Wednesday, December 16, 2015

Mom and Dad ready to skip rehab?; bundled payments

This week's article published in the Philly papers about knee and hip replacements ....

discussed the trends in rehabilitation after a knee or hip replacement, highlighting decisions to bypass in-patient rehabilitation after the knee or hip is replaced, incorporating the use of technology, going home the day after surgery, bypassing in patient rehab and home care.
AlterG;  mixing technology and therapy to restore function.

Discussions focus on the seemingly healthy folks that elect knee and hip replacements, leaving out a segment including perhaps your Aunt or Uncle, Mom or Dad;  folks with other co-morbidity issues that limit recovery (some doctors say up to 60% of these patients have co-morbidity problems that may require patients to go to rehab units or get home care).

Facilitating these actions is the insurance industry, as Medicare has chosen to begin "bundled payments" for  an  "episode of care", paying one source  (hospitals or accountable care organizations) one payment to take care of the entire process (including surgery, anesthesia, diagnostic studies,  in patient rehab, home care, outpatient rehab, follow up visits to surgeon, etc).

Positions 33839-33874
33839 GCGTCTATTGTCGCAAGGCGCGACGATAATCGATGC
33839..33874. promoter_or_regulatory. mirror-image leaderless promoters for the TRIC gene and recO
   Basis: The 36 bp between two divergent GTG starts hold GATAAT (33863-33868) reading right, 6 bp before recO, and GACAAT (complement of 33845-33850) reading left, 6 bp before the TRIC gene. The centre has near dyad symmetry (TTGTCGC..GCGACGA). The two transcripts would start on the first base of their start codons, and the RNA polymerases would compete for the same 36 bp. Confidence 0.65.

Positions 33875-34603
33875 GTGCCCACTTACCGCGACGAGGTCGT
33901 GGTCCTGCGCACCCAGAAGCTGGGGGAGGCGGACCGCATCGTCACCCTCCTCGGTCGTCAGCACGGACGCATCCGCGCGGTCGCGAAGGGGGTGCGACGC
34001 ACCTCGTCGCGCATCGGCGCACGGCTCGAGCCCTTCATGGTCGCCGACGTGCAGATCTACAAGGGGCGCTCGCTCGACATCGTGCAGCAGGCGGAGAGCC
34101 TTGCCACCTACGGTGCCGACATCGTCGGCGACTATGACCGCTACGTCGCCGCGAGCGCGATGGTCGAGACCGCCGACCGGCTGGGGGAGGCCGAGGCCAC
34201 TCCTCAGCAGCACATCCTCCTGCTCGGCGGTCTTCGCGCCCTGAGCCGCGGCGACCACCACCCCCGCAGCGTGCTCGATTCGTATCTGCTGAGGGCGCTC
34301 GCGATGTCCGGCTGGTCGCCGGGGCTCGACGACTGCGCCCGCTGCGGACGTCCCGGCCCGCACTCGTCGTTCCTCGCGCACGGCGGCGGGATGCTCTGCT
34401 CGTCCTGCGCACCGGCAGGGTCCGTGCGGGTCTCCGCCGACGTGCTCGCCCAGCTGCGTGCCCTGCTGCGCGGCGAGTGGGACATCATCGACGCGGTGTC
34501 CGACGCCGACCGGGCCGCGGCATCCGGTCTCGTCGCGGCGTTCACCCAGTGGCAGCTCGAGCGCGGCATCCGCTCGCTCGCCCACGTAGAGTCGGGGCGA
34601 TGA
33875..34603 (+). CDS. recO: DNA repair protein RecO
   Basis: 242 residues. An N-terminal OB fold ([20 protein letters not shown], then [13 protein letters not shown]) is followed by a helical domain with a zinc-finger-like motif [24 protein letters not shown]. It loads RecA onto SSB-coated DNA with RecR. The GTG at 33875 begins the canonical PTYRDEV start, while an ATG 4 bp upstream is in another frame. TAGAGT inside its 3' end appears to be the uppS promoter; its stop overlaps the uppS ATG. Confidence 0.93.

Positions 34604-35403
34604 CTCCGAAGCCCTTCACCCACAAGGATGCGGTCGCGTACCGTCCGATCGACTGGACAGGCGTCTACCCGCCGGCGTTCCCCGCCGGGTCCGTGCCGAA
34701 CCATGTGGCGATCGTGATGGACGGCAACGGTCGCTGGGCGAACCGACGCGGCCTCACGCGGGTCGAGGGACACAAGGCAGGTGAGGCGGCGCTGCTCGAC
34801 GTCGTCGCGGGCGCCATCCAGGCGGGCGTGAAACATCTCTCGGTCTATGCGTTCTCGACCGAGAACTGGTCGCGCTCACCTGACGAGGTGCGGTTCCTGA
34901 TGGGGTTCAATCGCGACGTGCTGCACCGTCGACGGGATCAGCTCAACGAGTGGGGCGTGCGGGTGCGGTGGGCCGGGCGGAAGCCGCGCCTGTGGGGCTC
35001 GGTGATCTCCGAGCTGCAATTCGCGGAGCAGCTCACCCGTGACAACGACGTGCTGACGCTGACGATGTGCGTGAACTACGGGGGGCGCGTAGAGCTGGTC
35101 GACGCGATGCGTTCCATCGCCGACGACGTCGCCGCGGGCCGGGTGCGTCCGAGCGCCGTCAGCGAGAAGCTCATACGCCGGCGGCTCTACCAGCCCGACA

This comes fresh off the news this spring from the Hospital of Special Surgery, citing in-patient rehab is as effective as going home after surgery:

If this is the case, then why not send home all patients the next day after a knee or hip replacement?

Over the years, I clearly see Physical Therapists involvement with total hips replacements has diminished, where now only occasional hip replacements need our services.  The largest role we now play is educating, either before or after surgery, and having frank discussions about joint conservation and functional expectations.  Surgeons and their staff in general spend a shorter period of time in this arena.   PTs are educators and enablers, helping you understand limitations and expected abilities after surgery, so a few weeks of strengthening and education make a huge difference.
Conversly, Knee replacements have a larger degree of difficulties, where outpatient Physical  Therapy can have meaningful difference.  Scar tissue buildup, inflammation, and pain in most cases can be resolved quicker with skilled Physical Therapists using their hands, modalities, and a multitude of specialty equipment.  Physical Therapist are designed by education to become educators and enablers, finding opportunities to help patients with joint pain to improve their lifestyles.  A seasoned Physical Therapist is empathetic enough to understand the patients expectations and goals, has time in their day to educate, and offers solutions to restore function and performance; skills no one else in the healthcare chain offers.